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01.08.2011 | Research article | Ausgabe 4/2011 Open Access

Arthritis Research & Therapy 4/2011

High mobility group box protein 1 in complex with lipopolysaccharide or IL-1 promotes an increased inflammatory phenotype in synovial fibroblasts

Zeitschrift:
Arthritis Research & Therapy > Ausgabe 4/2011
Autoren:
Heidi Wähämaa, Hanna Schierbeck, Hulda S Hreggvidsdottir, Karin Palmblad, Anne-Charlotte Aveberger, Ulf Andersson, Helena Erlandsson Harris
Wichtige Hinweise

Electronic supplementary material

The online version of this article (doi:10.​1186/​ar3450) contains supplementary material, which is available to authorized users.

Competing interests

The authors declare that they have no competing interests.

Authors' contributions

HW was responsible for the study design, experimental work, data collection and the manuscript preparation. HS participated in study design, experimental work and statistical analysis and in manuscript preparation. HH participated in study design, experimental work and in manuscript preparation. KP performed the immunocytochemical stainings and ACA participated in cell culture work and with technical support during many experiments. UA was responsible for study design, supervision and manuscript preparation. HEH was responsible for study design, supervision and she drafted the manuscript. All authors read and approved the final manuscript.
Abbreviations
CpG-DNA
short single-stranded synthetic DNA molecules that contain a cytosine followed by a guanine
Elispot
enzyme-linked immunospot assay
HMGB1
high mobility group box protein 1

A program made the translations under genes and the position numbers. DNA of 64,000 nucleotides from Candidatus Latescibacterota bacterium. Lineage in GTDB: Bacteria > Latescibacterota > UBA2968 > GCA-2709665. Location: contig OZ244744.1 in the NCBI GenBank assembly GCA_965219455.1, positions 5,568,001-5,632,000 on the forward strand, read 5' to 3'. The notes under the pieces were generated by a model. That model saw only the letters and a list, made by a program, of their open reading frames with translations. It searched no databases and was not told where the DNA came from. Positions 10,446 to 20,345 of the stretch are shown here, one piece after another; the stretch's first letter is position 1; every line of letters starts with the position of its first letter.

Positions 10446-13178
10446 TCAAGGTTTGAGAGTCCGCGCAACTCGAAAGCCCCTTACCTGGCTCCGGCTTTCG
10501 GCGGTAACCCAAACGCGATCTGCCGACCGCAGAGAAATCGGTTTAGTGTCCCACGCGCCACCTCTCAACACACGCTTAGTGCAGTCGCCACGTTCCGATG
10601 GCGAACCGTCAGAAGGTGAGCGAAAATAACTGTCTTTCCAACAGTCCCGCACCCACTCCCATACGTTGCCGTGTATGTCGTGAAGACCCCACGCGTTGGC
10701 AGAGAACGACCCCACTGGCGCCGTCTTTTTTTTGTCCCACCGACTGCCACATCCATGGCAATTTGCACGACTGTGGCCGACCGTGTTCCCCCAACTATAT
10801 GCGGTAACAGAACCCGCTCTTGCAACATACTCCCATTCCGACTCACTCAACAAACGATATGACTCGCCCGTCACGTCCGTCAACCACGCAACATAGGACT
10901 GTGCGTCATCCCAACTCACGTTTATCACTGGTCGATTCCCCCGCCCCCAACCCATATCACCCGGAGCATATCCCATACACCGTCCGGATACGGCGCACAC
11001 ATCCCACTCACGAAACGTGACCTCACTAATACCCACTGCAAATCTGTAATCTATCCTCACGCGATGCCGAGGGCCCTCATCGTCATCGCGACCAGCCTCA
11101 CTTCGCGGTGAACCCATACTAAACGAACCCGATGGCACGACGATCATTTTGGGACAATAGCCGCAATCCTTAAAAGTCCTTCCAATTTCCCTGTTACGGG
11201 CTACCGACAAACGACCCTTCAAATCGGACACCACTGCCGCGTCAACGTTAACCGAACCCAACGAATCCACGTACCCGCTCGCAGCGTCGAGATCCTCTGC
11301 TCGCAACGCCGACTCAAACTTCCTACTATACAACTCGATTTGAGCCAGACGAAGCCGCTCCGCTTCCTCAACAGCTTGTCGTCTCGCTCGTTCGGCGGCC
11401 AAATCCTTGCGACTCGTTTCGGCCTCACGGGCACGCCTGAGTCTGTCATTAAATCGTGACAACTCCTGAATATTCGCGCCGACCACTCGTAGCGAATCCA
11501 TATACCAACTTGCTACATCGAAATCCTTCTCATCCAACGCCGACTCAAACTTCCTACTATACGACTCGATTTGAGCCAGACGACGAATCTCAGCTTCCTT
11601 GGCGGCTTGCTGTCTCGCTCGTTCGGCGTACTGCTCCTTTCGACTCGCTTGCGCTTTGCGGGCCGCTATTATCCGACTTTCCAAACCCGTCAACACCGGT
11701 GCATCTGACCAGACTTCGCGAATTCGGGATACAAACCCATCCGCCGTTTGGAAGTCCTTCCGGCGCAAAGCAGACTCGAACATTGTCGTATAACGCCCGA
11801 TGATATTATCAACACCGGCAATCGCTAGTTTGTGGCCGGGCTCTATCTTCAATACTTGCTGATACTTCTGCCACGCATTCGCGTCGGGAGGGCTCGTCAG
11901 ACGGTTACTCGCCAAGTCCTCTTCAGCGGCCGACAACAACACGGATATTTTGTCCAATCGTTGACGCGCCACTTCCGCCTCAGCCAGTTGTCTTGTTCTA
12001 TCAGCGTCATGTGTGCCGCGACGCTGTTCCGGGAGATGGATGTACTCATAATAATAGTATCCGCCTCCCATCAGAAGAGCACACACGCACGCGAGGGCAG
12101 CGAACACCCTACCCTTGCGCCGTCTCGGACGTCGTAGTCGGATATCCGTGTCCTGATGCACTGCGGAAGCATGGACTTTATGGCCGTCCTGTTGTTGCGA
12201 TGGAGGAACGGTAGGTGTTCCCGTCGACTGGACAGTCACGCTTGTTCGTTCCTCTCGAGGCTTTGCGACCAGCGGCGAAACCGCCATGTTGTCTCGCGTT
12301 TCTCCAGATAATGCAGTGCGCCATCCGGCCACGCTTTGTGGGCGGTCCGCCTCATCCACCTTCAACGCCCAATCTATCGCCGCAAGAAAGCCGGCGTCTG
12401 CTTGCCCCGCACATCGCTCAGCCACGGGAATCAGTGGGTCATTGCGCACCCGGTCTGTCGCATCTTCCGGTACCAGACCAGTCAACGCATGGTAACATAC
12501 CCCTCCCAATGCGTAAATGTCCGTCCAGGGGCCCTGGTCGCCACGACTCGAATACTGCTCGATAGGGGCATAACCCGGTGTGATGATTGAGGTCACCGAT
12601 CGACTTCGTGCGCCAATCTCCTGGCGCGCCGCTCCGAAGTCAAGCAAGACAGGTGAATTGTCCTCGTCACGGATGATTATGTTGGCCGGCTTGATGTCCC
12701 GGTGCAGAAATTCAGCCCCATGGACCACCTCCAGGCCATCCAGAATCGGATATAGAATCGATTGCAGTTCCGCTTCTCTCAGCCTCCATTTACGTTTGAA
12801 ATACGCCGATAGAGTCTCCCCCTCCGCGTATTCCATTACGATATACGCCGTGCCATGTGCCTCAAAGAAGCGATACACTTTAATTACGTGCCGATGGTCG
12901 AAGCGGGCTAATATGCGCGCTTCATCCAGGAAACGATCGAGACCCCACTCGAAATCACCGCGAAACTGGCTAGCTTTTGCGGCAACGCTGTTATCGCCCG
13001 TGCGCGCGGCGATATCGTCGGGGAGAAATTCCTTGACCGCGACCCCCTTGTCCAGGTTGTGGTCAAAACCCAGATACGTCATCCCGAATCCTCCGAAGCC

IL-1α
interleukin 1 alpha
IL-1β
interleukin 1 beta
IL-1RI
interleukin 1 receptor type 1
IL-1RA
interleukin 1 receptor antagonist
LPS
lipopolysaccharide
MMP-3
matrix metalloproteinase 3
OA
osteoarthritis
OASF
osteoarthritis synovial fibroblasts
PBMCs
peripheral blood mononuclear cells
RA
rheumatoid arthritis
RAGE
receptor for advanced glycated end products
RASF
rheumatoid arthritis synovial fibroblasts
TMB
tetramethylbenzidine
TNF
tumour necrosis factor
TLR
Toll-like receptor.

Introduction

The highly conserved protein high mobility group box protein 1 (HMGB1) exerts vital functions in the nucleus of all eukaryotic cells. When tissue injury is inflicted and inflammation is induced, HMGB1 can be released extracellularly and can then convey inflammatory functions. Extracellular HMGB1 may induce cytokine production, up-regulation of adhesion molecules on endothelial cells and activation of dendritic cells and T cells [111]. The reported presence of extracellular HMGB1 in multiple inflammatory conditions and the beneficial effects of HMGB1 blockade in preclinical models of inflammatory diseases have thus led to the acknowledgement of HMGB1 as an inflammatory mediator with pathogenic functions in several inflammatory diseases (reviewed in [12]).